Hypertension is one of the most common reason due to which the surgeries are postponed in various patients. Hypertension is known to be a cardiovascular catastrophe risk factor.
In a scientific case studies between normal and hypertensive patient undergoing elective surgery and dying of cardiovascular event during the first month, the ones with preoperative hypertension were four times greater than the ones with normal blood pressure before surgery. Therefore the management and control of blood pressure in patients undergoing surgery is very much important.
Blood pressure response during anesthesia
Blood pressure varies a lot during the anesthesia period during surgery in normotensive patients too. The fluctuation is marked in patients who are hypertensive preoperatively (before surgery).
Induction of anesthesia results in sympathetic activation, which may cause a rise in blood pressure up to 20 to 30 mm of mercury. Heart rate can also inrease by 15 to 20 beats per minute in a normotensive patient (normotensive means a person with otherwise normal blood pressure).
This response to anesthesia can be more pronounced in patients with uncontrolled and untreated hypertension. In these patients, the blood pressure may rise upto 90 mmHg and heart rate can elevate by 40 beats per minute too.
As the anesthesia period progresses, the mean arterial pressure tends to fall. This fall is attributed to a variety of factors including direct affect of anesthesia, loss of baroreceptor reflex control of arterial pressure, inhibition of sympathetic nervous system, etc. These changes can lead to intraoperative hypotension too.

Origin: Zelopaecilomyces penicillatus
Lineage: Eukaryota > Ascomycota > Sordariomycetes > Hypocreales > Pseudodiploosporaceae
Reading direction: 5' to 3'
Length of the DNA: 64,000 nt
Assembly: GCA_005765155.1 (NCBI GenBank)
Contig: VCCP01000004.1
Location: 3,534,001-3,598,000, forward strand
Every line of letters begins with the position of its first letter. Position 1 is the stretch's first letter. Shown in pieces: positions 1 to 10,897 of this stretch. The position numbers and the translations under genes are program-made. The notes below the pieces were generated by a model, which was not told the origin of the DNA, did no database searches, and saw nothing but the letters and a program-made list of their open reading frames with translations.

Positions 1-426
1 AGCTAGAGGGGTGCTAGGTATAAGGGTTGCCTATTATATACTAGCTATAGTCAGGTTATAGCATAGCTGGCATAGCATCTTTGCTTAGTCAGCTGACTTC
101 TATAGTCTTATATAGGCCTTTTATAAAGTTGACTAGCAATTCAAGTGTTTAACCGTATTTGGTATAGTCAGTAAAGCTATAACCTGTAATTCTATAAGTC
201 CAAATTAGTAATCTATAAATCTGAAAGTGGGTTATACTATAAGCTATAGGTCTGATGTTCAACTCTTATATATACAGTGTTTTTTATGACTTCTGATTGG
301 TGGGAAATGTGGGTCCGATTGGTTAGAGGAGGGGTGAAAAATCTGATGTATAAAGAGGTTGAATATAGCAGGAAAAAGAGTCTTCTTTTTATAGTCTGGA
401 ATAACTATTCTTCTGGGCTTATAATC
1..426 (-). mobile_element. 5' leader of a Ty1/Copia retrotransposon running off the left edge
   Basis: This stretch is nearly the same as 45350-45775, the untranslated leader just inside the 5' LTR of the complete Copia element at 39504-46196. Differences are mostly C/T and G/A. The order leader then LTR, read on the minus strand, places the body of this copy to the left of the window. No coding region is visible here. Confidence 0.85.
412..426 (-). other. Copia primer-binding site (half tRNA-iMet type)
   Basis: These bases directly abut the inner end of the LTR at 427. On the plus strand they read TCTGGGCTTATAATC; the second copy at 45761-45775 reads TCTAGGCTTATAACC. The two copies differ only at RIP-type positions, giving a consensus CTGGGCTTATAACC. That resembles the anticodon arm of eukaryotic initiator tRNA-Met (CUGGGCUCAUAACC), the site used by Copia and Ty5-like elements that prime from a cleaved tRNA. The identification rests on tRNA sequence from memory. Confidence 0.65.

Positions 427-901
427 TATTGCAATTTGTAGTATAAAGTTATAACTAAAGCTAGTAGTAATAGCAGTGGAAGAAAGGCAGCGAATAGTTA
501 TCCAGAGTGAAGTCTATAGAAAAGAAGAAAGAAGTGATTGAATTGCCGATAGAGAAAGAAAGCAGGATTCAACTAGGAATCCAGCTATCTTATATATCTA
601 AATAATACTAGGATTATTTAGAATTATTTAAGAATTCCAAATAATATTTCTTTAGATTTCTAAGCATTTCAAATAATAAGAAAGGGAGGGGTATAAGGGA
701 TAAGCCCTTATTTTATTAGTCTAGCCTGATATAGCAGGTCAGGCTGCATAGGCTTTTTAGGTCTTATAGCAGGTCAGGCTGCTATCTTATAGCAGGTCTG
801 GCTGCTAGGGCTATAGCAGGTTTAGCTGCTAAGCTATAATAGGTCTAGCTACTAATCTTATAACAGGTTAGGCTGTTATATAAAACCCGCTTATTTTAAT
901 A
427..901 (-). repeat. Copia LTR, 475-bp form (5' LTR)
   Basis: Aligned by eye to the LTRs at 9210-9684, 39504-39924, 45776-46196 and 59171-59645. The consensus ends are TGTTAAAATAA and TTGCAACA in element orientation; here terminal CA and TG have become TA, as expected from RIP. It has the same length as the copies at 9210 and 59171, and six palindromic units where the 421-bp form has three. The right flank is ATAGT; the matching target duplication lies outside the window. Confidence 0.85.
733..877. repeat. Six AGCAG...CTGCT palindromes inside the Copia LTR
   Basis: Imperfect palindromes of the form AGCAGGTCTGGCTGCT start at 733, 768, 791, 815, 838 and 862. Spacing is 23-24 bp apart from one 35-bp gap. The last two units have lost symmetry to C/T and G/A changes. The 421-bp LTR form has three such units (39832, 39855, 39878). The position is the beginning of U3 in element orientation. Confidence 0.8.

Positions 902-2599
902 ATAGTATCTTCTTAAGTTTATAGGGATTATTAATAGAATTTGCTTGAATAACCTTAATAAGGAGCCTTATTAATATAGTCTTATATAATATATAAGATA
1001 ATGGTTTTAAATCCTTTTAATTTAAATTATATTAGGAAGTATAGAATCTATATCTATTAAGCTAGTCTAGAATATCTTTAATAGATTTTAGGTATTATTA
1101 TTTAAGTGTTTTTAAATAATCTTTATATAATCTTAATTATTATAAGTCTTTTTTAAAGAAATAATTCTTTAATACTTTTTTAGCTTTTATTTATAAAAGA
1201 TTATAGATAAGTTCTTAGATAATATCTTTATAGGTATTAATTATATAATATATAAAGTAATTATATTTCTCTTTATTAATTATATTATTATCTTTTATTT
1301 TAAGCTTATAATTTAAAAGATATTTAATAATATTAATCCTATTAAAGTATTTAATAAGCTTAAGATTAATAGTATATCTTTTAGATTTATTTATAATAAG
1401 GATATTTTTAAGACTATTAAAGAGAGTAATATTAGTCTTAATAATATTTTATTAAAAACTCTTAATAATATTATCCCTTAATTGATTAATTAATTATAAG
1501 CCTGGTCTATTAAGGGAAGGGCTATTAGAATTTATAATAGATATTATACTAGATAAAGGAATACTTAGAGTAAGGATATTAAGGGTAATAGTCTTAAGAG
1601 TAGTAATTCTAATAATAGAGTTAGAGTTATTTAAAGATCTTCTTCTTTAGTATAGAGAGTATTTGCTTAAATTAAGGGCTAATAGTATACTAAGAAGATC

Patients with preexisting hypertension experience extreme changes in blood pressure more than the normotensive ones. These changes are for both hypertension and hypotension and may lead to myocardial ischemia.
Postoperative phase of recovery and blood pressure
During the recovery phase following the surgery, the hypertensive patients experience significant increase in blood pressure than the patients who were normotensive before the surgery. Same goes for the heart rate of these patients too.
In normal patients, the blood pressure and pulse does rise, but that’s slower than hypertensive patients.
Risks associated with hypertension during surgery
There are a variety of cardiovascular perioperative risks (risks during the surgery) associated with hypertension. Preexisting hypertension can result in various cardiovascular responses in the patients undergoing anesthesia and surgery and can increase the risks including:
Systolic dysfunction resulting in congestive cardiac failure
Diastolic dysfunction due to left ventricular hypertrophy
Cerebrovascular and Coronary occlusive disease
The level of risks involved in hypertensive patients undergoing surgery depends upon the severity of hypertension in those patients.
Therefore it’s important to control the blood pressure of the hypertensive patients before undergoing surgery. Also, in those patients, a complete preoperative workup is necessary to rule out any preexisting complications of hypertension, that may result in unexpected complications during the surgery or during the recovery phase.
If the patient is suffering from hypertension, it’s important that they consult both the surgeon and they cardiologist regarding the possible risks factors and outcomes before undergoing the surgery so that they can be prepared accordingly and can control the blood pressure in a much efficient manner, to avoid any unexpected outcomes during the procedure due to anesthesia.